Todd Phillips’ new Joker movie has been generating buzz in the weeks leading up to its Oct. 4 release. But now the U.S. Army is warning that they have “discovered disturbing and very specific chatter (about a potential mass shooting) on the dark web regarding the targeting of an unknown movie theater during the Joker release,” according to a Sept. 23 Army memo.
In the memo, published on several news sites, the Fort Sill CID Office, outside Lawton, Oklahoma, claimed it received an intelligence bulletin involving a credible potential mass shooting to occur at an unknown movie theater during the Joker release.
The U.S. Army Criminal Investigation Command public affairs officer, Christopher Grey, claimed that military officials “are not aware of any information indicating a specific, credible threat to a particular location or venue,” according to a Sept. 26 Associated Press report.
Grey couldn’t be reached for comment. He told AP that the original information about a potential mass shooting came from the Texas Department of Public Safety. The threat isn’t Texas-specific.
The U.S. Army further confirmed that the warning had been widely distributed and in an email alert to service members, it instructed them to be aware of their surroundings, do their best to find two escape routes and if a shooting does occur, they should run if they can, find a place to hide and only become a good guy with a gun if the shooter finds them.
“We do this routinely because the safety and security of our workforce is paramount,” an Army spokesperson told Gizmodo in a Sept. 24 article. “We want our workforce to be prepared and diligent on personal safety both inside the workplace and out.”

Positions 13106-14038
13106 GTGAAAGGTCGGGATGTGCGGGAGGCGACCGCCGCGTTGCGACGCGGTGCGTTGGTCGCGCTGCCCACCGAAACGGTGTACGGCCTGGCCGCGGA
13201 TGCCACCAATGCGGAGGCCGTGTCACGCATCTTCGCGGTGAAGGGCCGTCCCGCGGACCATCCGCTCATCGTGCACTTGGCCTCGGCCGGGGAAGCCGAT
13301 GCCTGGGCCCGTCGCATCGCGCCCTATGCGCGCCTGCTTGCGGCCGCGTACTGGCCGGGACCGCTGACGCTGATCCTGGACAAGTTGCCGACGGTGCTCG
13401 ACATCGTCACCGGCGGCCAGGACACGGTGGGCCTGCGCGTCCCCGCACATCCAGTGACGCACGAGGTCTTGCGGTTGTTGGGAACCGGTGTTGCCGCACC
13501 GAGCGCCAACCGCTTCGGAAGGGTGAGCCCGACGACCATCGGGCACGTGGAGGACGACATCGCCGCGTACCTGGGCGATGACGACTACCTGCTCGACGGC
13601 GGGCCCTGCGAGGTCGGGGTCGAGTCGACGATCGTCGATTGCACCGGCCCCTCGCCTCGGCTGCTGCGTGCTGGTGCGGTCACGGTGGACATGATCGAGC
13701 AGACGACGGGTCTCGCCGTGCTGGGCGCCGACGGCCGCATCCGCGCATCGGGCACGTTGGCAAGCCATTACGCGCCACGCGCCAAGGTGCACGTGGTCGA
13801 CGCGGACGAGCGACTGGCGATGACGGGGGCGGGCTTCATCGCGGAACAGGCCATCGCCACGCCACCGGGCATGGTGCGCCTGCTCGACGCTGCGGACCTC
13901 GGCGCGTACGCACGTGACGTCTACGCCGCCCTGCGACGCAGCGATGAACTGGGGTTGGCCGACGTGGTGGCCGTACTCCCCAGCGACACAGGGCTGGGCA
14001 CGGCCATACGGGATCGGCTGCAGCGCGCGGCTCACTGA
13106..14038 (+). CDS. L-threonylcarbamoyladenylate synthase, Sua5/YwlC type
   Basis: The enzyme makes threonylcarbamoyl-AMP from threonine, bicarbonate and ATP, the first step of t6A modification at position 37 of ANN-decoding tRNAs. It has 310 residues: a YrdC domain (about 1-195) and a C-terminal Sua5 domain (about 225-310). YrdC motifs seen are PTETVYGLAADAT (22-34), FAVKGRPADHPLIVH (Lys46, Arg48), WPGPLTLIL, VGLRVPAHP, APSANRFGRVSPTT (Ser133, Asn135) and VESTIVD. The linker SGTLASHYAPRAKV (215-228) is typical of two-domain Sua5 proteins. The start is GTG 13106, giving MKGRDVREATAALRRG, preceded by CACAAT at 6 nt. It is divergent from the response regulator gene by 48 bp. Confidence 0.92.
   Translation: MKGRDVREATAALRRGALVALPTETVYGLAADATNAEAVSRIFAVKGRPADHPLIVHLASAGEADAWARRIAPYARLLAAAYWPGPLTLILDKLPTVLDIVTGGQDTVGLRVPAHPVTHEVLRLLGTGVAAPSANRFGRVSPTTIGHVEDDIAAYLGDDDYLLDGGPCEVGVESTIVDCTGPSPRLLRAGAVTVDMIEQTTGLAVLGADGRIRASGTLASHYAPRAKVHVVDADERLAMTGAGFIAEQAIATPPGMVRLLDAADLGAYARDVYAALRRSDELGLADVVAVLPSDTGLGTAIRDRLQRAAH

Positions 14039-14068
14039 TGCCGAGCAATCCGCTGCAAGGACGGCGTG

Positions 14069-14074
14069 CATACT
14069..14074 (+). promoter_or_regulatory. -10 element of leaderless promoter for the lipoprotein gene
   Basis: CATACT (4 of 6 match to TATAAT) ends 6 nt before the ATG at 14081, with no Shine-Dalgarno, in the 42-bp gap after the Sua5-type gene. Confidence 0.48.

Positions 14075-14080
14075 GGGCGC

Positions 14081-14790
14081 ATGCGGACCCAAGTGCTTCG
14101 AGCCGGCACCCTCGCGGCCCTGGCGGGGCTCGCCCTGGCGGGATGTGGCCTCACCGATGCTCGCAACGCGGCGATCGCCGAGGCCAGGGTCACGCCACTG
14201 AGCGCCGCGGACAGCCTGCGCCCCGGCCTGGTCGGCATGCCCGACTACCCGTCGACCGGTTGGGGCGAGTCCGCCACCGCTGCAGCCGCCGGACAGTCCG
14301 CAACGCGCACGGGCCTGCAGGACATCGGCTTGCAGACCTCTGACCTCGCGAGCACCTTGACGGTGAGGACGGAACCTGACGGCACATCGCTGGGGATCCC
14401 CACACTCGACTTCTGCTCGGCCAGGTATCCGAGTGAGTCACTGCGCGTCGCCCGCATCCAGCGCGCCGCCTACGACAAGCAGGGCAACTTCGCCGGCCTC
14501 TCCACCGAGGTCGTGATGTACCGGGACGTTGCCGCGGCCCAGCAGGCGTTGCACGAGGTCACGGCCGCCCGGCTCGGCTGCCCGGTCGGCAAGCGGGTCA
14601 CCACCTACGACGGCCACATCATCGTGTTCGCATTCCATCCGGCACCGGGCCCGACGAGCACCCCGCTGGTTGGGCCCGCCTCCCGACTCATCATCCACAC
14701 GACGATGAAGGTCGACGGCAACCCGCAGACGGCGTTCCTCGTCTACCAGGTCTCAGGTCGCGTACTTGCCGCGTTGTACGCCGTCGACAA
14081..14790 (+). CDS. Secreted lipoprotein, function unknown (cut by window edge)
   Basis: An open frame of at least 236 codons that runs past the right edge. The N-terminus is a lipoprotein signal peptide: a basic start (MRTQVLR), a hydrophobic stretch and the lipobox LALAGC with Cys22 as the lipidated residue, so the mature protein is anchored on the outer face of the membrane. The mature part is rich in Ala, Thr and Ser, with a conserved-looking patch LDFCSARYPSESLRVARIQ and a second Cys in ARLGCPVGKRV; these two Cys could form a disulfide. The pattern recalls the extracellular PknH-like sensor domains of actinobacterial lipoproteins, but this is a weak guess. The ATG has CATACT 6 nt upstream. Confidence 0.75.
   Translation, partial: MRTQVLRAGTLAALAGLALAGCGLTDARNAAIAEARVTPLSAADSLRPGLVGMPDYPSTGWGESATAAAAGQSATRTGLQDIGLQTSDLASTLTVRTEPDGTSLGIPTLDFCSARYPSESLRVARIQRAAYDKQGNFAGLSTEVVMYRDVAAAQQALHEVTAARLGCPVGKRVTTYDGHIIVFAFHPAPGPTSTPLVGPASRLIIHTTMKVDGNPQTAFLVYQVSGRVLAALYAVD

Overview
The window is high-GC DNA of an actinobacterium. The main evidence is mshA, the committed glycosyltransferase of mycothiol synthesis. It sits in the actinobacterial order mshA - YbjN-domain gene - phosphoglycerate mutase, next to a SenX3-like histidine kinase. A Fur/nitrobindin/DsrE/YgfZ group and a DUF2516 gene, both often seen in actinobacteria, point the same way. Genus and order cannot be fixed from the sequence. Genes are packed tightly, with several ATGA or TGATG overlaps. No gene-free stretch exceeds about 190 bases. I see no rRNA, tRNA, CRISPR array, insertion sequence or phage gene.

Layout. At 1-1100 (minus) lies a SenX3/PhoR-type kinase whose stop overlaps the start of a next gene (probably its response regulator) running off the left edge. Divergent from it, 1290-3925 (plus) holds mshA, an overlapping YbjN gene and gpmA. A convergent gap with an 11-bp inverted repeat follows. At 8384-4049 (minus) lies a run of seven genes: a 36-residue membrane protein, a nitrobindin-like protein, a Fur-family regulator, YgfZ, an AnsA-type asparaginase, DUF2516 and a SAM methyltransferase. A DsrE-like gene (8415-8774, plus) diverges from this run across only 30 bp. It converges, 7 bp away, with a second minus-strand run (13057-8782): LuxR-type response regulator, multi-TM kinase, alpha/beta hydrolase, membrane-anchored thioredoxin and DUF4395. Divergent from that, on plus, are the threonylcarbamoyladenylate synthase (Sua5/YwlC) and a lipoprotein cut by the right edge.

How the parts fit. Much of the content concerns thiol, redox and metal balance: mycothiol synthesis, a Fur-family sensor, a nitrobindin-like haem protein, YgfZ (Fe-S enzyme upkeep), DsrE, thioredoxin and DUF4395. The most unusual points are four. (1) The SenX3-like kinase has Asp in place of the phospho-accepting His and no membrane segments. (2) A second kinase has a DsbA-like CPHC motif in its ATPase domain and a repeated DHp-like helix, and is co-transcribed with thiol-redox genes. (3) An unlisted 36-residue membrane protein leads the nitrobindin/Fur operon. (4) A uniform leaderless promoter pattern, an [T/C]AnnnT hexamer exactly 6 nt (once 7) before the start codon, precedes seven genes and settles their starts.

Gizmodo reported that Army officials claimed in the email alert that "incels," a term relating to involuntary celibate men who support misogyny in online forums and groups, have become radicalized and violent, and idolize the Joker (played in the upcoming film by Joaquin Phoenix) because, like them, he must pretend to be happy “but eventually fights back against bullies.”
The Observer contacted Travis County Sheriff’s Office senior public information officer Kristen Dark, who said that there had been a mistake in the Army’s original memo. The Travis County Sheriff’s Office wasn’t involved in the investigation that revealed a potential mass shooting during Joker’s release. She said she believed the Texas Department of Public Safety was the investigating agency, which the Army corrected and the Austin-American Statesman reported in a Sept. 25 article.
“My world was turned upside down for about six hours on Tuesday,” Dark said. “A person from Fort Sill called and apologized.”
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The Observer contacted the Dallas FBI field office, and the spokesperson referred us to the FBI national press office. Their spokesperson wrote that the FBI normally doesn’t comment on specific intelligence products but would make an exception in this case:
“The FBI is in touch with our law enforcement and private sector partners about the online posts. As always, we encourage the public to remain vigilant and to promptly report suspicious activity to law enforcement.”
The Army alert comes about the same time as Warner Bros. releasing a statement in response to families not wanting Joker to be shown at the Aurora, Colorado, movie theater where a mass shooter opened fire during The Dark Knight Rises, which featured the Joker, killing 12 people and injuring 70 others in 2012.
“Warner Bros. believes that one of the functions of storytelling is to provoke difficult conversations around complex issues,” the company's statement read. “Make no mistake: neither the fictional Joker, nor the film, is an endorsement of real-world violence of any kind. It is not the intention of the film, the filmmakers or the studio to hold the character up as a hero.”
To date, the fictional Joker character has killed more than a 1,000 people in film, both live action and animated, and more than 550 people in the comics. It is unclear how many he will kill in Phillips' film.